University of Illinois Chancellor Phyllis Wise will open the 2012 Research Showcase, which will be held on Friday, March 30. Faculty and Ph.D. students from the Graduate School of Library and Information Science present short talks and posters highlighting their scholarly work.
The Research Showcase is an annual event open to campus and the general public.
Friday, March 30, 2012
Graduate School of Library and Information Science
501 E. Daniel, Champaign
East Foyer and Rms. 126 and 131
Presentations (1:30-3:30 pm in Room 126)
The Historian, the Librarian, and their Cabinet of Curiosity
Bonnie Mak and Julia Pollack
How Different Methods for Relation Extraction Impact Network Analysis Results
Gender, Race, and the Hidden Labor of the Digital Media Industries
Data Sharing Practices: Implications for Curation and Re-use
Carole L. Palmer and Tiffany Chao
Seducing the Innocent: Fredric Wertham and the Falsifications that Helped Condemn Comics
Large-Scale Music Audio Analyses Using High Performance Computing Technologies: Creating New Tools, Posing New Questions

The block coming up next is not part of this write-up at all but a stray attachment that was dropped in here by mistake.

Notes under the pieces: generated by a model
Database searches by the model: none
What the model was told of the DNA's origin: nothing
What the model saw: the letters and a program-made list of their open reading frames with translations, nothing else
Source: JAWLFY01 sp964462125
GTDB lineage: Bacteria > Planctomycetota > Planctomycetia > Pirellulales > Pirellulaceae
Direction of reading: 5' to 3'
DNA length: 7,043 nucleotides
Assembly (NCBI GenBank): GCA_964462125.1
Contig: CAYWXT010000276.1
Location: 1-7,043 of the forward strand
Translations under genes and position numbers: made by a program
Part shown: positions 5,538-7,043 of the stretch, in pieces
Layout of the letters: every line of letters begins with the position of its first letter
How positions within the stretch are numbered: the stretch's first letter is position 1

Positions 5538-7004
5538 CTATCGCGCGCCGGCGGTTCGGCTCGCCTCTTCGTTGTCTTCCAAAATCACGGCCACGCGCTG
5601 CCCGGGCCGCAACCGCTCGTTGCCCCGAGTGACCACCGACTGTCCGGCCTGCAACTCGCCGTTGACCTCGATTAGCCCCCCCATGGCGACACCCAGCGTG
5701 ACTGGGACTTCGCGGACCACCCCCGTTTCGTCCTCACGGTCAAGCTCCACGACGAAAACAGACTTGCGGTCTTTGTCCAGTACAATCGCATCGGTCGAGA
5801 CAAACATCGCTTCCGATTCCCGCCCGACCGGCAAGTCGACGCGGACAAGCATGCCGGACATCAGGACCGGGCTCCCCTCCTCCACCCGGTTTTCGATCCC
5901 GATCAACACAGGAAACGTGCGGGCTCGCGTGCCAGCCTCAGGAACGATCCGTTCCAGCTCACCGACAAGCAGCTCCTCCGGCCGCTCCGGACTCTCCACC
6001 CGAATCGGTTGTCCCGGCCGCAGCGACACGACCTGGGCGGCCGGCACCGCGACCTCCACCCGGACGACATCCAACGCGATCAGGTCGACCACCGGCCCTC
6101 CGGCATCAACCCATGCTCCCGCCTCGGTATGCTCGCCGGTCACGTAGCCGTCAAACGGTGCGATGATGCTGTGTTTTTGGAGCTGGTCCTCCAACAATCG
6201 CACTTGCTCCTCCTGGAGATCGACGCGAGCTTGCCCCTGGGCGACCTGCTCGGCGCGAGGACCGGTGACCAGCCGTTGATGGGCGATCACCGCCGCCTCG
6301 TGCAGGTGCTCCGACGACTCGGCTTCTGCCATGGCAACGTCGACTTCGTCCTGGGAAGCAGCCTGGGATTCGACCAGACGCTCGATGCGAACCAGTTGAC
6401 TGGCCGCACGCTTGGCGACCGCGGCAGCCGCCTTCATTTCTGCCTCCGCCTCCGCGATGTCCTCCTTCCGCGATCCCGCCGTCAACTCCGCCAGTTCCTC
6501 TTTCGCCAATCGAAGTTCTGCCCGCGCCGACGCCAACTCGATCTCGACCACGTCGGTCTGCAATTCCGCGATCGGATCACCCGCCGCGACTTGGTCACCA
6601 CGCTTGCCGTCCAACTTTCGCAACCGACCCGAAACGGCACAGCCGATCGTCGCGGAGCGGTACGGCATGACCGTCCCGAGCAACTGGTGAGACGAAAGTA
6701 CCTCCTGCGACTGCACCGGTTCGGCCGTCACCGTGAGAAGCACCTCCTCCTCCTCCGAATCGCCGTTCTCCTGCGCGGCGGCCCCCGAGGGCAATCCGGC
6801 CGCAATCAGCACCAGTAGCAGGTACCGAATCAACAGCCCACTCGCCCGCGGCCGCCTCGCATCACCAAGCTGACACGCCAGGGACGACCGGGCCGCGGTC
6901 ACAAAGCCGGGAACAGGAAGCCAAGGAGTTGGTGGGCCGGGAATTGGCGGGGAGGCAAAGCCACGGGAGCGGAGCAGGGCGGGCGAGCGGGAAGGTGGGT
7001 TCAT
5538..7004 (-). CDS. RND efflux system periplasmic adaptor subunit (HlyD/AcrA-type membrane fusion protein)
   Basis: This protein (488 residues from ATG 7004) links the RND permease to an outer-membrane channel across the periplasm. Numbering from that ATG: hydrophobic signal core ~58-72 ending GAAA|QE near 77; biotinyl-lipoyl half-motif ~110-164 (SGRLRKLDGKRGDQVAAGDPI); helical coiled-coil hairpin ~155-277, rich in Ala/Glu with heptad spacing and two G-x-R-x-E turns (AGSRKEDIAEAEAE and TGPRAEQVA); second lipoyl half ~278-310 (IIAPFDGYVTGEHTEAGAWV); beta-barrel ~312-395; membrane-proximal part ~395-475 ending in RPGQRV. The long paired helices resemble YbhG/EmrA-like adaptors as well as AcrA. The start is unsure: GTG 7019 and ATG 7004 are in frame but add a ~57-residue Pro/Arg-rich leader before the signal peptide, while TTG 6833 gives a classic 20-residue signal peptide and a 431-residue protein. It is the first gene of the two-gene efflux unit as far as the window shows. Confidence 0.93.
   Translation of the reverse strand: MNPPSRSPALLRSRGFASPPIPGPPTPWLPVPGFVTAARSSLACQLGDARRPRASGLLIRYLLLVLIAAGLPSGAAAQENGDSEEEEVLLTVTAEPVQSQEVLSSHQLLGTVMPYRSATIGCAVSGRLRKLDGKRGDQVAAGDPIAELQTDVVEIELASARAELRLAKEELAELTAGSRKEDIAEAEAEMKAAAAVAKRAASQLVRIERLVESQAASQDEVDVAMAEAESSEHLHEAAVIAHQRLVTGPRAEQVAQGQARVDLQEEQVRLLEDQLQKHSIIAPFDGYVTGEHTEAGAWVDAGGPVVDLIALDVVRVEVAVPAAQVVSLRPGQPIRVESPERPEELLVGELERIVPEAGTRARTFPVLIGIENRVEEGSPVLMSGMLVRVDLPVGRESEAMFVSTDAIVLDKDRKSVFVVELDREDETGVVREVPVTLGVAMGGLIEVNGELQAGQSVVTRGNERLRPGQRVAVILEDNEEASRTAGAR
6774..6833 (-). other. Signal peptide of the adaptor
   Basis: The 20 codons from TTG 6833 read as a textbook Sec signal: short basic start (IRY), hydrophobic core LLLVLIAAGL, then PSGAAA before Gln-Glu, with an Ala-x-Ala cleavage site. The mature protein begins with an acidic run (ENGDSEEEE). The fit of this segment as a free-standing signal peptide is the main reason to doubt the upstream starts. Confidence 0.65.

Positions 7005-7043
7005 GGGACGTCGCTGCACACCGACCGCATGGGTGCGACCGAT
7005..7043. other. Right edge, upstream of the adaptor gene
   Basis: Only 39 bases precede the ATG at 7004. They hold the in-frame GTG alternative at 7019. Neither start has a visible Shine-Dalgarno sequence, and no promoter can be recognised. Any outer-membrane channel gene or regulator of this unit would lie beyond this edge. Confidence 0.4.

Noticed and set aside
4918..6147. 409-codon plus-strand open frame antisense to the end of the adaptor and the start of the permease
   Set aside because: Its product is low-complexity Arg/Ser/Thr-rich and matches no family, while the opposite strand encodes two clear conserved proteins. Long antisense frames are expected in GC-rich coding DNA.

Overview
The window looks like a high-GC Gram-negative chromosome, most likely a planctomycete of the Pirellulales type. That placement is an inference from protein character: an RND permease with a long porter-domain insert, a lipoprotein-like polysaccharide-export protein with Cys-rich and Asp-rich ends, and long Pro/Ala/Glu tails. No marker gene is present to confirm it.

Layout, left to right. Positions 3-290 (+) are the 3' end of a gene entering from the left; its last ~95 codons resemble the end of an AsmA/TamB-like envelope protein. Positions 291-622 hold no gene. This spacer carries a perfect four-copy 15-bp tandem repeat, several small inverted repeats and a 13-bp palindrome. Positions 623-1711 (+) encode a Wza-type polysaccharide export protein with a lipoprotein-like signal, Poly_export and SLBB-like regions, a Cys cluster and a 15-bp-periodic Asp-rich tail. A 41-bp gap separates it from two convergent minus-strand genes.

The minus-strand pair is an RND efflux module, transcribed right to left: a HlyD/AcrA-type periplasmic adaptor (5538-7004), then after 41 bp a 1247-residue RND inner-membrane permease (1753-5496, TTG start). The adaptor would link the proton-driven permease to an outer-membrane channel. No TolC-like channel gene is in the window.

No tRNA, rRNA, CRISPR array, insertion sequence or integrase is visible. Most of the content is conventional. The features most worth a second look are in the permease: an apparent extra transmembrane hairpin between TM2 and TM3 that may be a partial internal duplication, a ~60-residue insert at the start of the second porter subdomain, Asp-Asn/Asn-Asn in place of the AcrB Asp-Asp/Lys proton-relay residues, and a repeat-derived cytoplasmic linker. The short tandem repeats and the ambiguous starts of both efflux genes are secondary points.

J. Stephen Downie
Room to Breathe -- The Library Profession, Architectural Modernism, and the Welfare State in Britain in the Long 1960s
Introduction to demo: eBlack Illinois: A Project to Map the Black Experience in Cyberspace
Abdul Alkalimat and Brian Zelip
Posters (3:30-4:30 pm in Room 131)
Community Libraries as Public Computing Center--Two examples from China
Cao Haixia(曹海霞), Gao Jin (高巾), Xiao Chan（肖婵, Xu Zhenzhen (徐珍珍), Yuan Xu (袁旭), Li Tingting(李婷婷)，and Zhou Wenjie (周文杰)
Units of Evidence for Analyzing Subdisciplinary Difference in Data Practice Studies
Tiffany C. Chao, Carole L. Palmer, and Melissa H. Cragin
"To acquire and diffuse among the people": Information Service Functions at the U.S. Department of Agriculture in the Late 19th Century
Semi-automated Collection Evaluation for Large-Scale Aggregations
Katrina Fenlon, Peter Organisciak, Jacob Jett, and Miles Efron
Information Use and Innovation in Science Teaching
Unearthing Hidden Treasure
Kathryn La Barre and Carol Tilley